“And it shall be a statute to you forever that in the seventh month, on the tenth day of the month, you shall afflict yourselves and shall do no work, either the native or the stranger who sojourns among you. For on this day shall atonement be made for you to cleanse you. You shall be clean before the Lord from all your sins.

As believers, we seem to have forgotten the power of this, since through Jesus’ sacrifice we might feel we don’t need to think about this yearly cycle, or at least a yearly event does not seem so necessary when we have access to His grace and sanctification at all times:

For by a single offering he has perfected for all time those who are being sanctified.

Hebrews 10:14

However, while our perfect Messiah has done a great job at perfecting us imperfect beings before the throne of God, last time I checked, this imperfect being still had a pretty imperfect relationship before the ‘throne’ of his marginally less imperfect wife, and the redemptive work of the cross doesn’t always cut the mustard as a cover-all when requesting her forgiveness…

Which got me thinking… Could we do with a reset button for our marriage?

I’ve been making a mess of a few things recently, in how I’ve talked to, appreciated (or not) S. at various points and in various situations. I’m sure this is totally alien to many of you, as I’m sure you’ve never even thought bad thoughts of each other let alone done or said the things I have!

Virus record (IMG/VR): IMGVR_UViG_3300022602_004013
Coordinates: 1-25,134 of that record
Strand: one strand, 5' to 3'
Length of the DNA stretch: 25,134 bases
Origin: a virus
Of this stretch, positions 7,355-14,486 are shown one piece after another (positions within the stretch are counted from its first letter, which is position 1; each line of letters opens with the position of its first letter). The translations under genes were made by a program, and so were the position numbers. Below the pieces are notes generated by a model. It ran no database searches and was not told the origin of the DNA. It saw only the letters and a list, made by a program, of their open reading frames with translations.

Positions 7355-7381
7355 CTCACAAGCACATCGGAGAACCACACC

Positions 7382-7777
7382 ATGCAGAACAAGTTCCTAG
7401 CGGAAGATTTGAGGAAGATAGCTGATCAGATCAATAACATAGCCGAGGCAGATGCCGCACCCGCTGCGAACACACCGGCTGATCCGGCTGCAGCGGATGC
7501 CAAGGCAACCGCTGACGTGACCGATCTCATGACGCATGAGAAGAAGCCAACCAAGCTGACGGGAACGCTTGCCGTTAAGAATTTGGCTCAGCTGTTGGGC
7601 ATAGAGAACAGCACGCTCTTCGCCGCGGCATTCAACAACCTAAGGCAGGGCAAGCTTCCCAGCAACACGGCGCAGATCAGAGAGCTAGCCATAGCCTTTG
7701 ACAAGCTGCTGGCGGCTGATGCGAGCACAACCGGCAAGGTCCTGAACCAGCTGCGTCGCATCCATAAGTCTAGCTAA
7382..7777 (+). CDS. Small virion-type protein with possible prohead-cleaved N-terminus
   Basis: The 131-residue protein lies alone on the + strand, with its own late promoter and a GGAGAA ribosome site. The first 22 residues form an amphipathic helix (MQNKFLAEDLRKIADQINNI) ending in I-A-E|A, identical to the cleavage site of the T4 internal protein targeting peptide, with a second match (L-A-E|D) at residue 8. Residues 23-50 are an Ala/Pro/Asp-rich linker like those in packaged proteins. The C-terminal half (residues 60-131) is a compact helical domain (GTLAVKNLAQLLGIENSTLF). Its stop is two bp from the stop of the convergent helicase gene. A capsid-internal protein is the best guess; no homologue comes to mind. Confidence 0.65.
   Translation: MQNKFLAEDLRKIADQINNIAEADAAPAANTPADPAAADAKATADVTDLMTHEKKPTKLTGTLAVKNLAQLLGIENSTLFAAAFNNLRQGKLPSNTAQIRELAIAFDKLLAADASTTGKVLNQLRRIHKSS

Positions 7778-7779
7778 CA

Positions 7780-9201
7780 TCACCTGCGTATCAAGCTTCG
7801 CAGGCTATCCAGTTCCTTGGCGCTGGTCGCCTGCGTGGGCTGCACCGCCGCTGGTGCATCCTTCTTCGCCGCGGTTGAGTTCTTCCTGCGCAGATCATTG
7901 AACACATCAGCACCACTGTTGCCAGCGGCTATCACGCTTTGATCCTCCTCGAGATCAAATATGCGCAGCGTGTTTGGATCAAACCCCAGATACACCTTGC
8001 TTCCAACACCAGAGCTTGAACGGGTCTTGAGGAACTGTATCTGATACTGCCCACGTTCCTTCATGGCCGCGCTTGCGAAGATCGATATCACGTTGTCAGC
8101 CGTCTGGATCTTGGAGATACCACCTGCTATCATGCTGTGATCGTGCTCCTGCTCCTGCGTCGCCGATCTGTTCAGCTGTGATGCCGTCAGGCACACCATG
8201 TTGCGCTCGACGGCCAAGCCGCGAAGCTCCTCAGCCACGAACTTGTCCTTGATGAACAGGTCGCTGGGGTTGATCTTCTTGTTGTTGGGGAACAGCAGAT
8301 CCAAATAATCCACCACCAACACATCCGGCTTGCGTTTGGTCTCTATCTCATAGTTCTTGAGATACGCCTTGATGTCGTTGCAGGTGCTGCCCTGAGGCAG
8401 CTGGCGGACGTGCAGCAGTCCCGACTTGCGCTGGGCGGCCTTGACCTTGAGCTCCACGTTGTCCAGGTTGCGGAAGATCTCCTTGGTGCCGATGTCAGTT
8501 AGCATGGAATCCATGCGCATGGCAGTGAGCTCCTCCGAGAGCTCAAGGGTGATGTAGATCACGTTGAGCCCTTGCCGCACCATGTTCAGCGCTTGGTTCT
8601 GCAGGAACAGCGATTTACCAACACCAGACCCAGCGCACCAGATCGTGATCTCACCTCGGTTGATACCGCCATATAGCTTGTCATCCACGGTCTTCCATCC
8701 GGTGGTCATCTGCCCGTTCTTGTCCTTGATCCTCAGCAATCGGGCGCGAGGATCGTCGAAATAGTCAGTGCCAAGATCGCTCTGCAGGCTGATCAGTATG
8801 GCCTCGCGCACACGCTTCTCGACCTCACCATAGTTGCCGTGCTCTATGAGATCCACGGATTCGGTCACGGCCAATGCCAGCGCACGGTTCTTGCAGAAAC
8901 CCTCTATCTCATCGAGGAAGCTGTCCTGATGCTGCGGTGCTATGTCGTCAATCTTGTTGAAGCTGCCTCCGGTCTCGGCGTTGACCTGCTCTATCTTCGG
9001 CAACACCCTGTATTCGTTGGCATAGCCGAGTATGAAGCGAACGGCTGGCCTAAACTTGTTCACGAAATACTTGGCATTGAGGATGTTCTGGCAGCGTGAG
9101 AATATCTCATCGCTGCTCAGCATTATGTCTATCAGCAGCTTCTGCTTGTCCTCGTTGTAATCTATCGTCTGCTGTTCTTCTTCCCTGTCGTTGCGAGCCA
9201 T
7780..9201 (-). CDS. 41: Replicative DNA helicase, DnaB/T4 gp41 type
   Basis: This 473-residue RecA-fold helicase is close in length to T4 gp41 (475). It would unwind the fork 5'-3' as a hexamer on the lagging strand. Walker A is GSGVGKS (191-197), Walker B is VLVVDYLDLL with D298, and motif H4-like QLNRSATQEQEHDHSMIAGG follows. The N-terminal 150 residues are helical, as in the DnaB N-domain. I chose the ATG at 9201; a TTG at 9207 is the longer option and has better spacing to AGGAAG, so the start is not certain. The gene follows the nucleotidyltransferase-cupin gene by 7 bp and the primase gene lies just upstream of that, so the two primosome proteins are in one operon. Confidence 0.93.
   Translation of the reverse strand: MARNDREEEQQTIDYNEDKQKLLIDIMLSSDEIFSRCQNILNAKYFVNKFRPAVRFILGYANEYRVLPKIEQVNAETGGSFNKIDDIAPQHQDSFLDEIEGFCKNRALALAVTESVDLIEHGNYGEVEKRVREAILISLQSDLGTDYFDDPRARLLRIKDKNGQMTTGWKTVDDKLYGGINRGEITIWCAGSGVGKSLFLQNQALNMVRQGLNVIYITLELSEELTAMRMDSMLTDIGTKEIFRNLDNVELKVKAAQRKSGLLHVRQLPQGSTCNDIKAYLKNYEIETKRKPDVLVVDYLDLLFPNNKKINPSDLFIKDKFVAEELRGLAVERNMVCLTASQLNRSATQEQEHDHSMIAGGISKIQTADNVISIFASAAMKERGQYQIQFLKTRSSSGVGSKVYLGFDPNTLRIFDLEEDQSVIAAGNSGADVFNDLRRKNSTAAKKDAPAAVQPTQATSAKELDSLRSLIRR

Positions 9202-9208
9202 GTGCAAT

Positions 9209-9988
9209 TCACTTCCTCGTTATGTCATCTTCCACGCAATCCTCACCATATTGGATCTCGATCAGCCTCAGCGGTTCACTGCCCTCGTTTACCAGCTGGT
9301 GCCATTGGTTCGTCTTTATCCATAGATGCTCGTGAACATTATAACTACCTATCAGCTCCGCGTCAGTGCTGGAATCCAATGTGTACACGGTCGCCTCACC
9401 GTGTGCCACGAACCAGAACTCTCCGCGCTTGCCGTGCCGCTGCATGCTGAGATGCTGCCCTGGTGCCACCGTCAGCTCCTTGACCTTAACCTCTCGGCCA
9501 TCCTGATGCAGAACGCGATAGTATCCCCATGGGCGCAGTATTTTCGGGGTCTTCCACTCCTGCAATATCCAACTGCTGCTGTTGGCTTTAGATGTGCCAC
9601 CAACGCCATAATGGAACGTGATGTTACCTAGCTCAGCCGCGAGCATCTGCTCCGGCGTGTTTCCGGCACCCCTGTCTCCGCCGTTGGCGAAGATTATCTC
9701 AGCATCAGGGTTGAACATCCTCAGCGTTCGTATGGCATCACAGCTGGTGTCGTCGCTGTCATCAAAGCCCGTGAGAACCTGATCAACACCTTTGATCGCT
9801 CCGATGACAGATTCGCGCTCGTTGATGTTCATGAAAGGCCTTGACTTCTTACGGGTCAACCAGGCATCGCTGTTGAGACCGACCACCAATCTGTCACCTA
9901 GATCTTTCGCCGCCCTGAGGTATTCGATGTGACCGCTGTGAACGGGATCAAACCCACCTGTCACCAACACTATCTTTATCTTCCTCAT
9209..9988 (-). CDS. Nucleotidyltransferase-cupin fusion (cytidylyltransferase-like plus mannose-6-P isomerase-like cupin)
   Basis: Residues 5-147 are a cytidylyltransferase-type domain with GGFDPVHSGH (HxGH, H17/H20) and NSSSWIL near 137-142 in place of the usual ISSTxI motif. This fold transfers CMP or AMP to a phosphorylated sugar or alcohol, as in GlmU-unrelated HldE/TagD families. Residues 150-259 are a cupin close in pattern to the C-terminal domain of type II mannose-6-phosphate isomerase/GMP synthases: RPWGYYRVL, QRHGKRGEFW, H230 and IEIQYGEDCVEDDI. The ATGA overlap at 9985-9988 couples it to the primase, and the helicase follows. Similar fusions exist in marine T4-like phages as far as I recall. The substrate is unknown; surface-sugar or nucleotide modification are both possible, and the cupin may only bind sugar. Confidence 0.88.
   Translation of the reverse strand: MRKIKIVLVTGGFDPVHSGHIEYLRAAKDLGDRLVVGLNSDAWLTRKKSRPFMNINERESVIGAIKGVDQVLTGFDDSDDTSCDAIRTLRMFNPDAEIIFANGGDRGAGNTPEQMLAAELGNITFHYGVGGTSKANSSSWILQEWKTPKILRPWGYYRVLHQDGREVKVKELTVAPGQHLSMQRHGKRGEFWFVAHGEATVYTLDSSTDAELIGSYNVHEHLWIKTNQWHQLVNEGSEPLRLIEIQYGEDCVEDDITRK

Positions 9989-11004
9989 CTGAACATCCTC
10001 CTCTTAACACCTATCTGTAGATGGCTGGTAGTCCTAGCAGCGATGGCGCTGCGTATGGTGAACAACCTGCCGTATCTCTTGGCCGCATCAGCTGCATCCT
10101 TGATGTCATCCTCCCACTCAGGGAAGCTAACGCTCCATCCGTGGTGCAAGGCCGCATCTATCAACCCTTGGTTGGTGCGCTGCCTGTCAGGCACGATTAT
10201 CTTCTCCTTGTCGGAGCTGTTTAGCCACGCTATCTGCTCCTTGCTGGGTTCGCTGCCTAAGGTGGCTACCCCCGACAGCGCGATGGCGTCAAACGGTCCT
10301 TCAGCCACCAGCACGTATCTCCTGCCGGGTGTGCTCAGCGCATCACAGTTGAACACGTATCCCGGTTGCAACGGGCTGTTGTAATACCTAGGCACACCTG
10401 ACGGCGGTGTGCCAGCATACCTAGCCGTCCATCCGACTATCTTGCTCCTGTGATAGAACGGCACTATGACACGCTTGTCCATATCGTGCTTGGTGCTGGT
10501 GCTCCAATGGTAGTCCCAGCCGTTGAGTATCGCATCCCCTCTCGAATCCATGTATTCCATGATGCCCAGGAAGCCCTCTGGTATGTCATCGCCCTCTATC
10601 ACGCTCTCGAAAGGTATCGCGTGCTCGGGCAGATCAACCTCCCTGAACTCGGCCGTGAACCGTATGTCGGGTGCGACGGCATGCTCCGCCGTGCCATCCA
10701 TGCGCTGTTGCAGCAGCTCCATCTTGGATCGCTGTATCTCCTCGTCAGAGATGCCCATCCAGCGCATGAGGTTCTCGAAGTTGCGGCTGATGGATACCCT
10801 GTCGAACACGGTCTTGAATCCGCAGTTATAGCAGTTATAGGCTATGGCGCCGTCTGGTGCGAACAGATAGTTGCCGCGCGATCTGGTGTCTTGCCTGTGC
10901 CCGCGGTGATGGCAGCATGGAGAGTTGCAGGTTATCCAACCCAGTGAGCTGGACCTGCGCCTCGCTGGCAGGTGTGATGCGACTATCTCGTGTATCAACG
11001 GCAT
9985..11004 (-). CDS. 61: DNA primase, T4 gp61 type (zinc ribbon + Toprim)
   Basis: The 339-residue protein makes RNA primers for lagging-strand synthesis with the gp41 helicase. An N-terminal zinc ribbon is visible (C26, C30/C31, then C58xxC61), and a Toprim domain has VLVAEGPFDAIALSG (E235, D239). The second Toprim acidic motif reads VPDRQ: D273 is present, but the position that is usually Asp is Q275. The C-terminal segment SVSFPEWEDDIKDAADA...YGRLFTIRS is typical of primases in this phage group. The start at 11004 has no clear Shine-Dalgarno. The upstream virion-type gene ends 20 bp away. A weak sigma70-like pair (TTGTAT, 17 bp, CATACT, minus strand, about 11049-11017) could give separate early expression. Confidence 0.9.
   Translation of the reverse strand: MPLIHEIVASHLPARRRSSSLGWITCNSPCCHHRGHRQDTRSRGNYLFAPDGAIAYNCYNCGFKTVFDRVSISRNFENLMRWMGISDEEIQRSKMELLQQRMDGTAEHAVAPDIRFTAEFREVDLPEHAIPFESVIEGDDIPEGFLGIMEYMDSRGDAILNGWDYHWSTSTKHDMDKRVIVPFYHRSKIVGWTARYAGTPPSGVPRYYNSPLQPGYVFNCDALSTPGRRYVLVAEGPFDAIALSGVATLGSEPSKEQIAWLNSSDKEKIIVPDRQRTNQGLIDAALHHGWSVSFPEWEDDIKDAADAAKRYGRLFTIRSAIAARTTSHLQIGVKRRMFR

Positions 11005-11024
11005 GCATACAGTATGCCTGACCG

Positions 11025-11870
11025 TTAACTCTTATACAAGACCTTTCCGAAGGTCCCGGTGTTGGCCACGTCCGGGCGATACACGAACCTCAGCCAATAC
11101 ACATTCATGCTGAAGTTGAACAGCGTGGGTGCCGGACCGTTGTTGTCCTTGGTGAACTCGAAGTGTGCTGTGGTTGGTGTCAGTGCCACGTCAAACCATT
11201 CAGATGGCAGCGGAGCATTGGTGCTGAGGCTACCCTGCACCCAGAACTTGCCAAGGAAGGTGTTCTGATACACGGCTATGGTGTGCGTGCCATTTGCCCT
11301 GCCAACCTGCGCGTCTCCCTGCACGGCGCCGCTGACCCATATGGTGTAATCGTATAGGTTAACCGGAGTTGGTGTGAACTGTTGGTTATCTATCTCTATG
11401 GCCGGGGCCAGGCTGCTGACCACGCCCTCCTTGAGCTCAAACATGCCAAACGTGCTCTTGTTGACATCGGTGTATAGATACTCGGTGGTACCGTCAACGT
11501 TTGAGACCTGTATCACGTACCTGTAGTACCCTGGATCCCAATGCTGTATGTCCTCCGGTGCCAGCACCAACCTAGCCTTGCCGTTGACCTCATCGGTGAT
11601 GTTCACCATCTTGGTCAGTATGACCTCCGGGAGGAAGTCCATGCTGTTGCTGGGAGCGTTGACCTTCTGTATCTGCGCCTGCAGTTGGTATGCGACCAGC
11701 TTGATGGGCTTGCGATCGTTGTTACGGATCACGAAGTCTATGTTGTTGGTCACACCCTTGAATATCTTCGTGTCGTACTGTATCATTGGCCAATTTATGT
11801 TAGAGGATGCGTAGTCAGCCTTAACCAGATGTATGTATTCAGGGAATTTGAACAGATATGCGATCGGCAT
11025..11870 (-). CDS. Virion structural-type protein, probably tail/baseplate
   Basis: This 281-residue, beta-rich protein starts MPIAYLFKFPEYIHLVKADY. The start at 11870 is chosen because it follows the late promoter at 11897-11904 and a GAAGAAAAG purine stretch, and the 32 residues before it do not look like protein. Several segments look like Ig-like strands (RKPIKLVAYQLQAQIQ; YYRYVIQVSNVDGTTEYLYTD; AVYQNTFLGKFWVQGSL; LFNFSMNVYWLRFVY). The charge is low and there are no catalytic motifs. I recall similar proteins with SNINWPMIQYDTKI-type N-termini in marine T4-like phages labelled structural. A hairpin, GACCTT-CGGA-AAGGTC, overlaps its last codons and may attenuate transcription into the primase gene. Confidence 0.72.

But despite my many failings, somehow we’ve got through – most likely because of S.’s ability to ‘activate’ the reset button and get past my failings, or the failings of those around us. Her birthday this week, for example, somehow (despite my best efforts) turned into a bit of a flop! But by the end of the day, we were able to start again with each other and the kids. Actually, the more times we do it, the easier it seems to let go of our anger/disappointment. I am so grateful to her for showing me this, as I personally have a tendency to wallow in my disappointment. It may take a good deal to upset me, but when I get there, I feel like I need to make the most of the journey! But the longer we hold onto our hurts, for some reason, the harder they are to let go of (maybe from the cramp?)

I cannot count the number of times I’ve had to say sorry, or write a groveling letter explaining my actions, thoughts or harsh words. To make things work, each time, we’ve eventually had to get to that place where we say ‘this far and no further’ to the things that are dragging us down. But like Yom Kippur, this has to cover everything.

So, whether it’s yearly, weekly, daily (or hourly!), pressing ‘reset’ is essential if we’re going to get through in our relationships despite our natural human weakness… Besides, we have a pretty good example set before us:

The steadfast love of the Lord never ceases;
his mercies never come to an end;
they are new every morning;
great is your faithfulness.

Lamentations 3:22-23

What’s next? Now I have to muster up some DIY skills to get that button installed…

reset_button2